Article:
Mount Jackson is Cold

Last Sunday, Mark, Brian McGuirk and I hiked Mount Jackson. Here we are in New England, three or four days away from the official start of spring and it was one of the coldest winter days I’ve experienced. It was eleven degrees with a howling wind in the parking lot.

Despite my hat-less self in the photo above, this was taken about halfway up when I had already worked up a major sweat. The cool thing about my dog is he’s always ready to fall to the ground for a photo. I could not think of a better dog for winter hikes.

The photo above gives a better representation of the conditions. Again, we’re three or four days from the start of spring and there is three feet of snow on the ground in the mountains.

The cool thing about Mount Jackson are the gray jays near the summit. Specifically adapted for living in extreme cold, these fat little guys are so intent on getting all the food they can they will eat seeds right out of your hand. Mark got a picture of one of them on McGuirk’s head but didn’t post it.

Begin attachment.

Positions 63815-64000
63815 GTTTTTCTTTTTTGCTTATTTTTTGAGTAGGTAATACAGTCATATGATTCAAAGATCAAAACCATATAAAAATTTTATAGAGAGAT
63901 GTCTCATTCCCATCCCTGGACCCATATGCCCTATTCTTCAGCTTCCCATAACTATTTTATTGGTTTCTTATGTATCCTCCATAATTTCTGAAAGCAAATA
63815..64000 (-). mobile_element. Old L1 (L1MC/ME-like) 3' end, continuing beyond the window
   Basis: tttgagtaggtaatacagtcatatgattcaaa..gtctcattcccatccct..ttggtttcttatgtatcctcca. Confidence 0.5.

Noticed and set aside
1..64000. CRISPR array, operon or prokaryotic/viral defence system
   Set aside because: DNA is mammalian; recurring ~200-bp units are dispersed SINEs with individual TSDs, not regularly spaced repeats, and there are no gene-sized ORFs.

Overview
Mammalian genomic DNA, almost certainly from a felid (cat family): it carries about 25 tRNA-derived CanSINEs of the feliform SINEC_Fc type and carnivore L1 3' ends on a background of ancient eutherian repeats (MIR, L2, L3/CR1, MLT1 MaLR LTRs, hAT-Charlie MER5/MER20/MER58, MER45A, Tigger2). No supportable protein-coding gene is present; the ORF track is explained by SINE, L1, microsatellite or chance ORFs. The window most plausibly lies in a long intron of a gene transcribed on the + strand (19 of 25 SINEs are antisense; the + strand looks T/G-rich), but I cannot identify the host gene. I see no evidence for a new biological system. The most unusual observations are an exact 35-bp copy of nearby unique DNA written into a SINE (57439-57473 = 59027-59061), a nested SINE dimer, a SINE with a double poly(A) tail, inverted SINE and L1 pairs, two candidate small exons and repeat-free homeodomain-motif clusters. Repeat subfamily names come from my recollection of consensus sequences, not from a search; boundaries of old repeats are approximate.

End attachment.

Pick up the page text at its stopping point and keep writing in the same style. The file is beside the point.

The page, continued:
It was beautiful at the top. The blue and white was overwhelming.

It was also so windy you could barely stand up. Temperature was five degrees with a 25-30 mph wind. This was definitely our coldest hike.

It’s hard for me to explain why I do these hikes. Part of it is a test of my toughness. Another part of me loves the cold that keeps everyone else away. Sometimes when a gust of wind nearly knocks me off my feet, I’ll think “I’m alive!”

It takes work to get to the summit and the reward is an alien landscape featuring brutal conditions that few people experience in their lifetime. I love that. Sometimes I fantasize about doing a big expedition to K2 or in Nepal but for now this is the closest I’m going to get.

Click on any of the photos in this entry for a better quality version. The complete set is on Flickr.